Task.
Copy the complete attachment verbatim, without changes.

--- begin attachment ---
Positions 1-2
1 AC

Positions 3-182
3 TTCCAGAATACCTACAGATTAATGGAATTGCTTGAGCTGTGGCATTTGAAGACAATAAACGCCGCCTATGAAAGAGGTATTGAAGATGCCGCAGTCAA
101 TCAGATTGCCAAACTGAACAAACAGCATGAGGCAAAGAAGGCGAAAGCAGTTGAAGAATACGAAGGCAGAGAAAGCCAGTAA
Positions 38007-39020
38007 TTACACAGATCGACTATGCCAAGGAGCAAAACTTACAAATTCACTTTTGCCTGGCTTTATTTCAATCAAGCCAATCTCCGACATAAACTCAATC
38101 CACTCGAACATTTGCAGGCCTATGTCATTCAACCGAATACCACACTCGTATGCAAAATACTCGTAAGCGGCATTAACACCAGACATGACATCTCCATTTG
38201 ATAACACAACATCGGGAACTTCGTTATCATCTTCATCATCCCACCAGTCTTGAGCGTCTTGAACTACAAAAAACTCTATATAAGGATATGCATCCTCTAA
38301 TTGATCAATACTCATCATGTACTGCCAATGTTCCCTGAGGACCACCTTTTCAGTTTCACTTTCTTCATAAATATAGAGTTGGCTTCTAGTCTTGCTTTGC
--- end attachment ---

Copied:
Positions 1-2
1 AC

Positions 3-182
3 TTCCAGAATACCTACAGATTAATGGAATTGCTTGAGCTGTGGCATTTGAAGACAATAAACGCCGCCTATGAAAGAGGTATTGAAGATGCCGCAGTCAA
101 TCAGATTGCCAAACTGAACAAACAGCATGAGGCAAAGAAGGCGAAAGCAGTTGAAGAATACGAAGGCAGAGAAAGCCAGTAA
Positions 38007-39020
38007 TTACACAGATCGACTATGCCAAGGAGCAAAACTTACAAATTCACTTTTGCCTGGCTTTATTTCAATCAAGCCAATCTCCGACATAAACTCAATC
38101 CACTCGAACATTTGCAGGCCTATGTCATTCAACCGAATACCACACTCGTATGCAAAATACTCGTAAGCGGCATTAACACCAGACATGACATCTCCATTTG
38201 ATAACACAACATCGGGAACTTCGTTATCATCTTCATCATCCCACCAGTCTTGAGCGTCTTGAACTACAAAAAACTCTATATAAGGATATGCATCCTCTAA
38301 TTGATCAATACTCATCATGTACTGCCAATGTTCCCTGAGGACCACCTTTTCAGTTTCACTTTCTTCATAAATATAGAGTTGGCTTCTAGTCTTGCTTTGC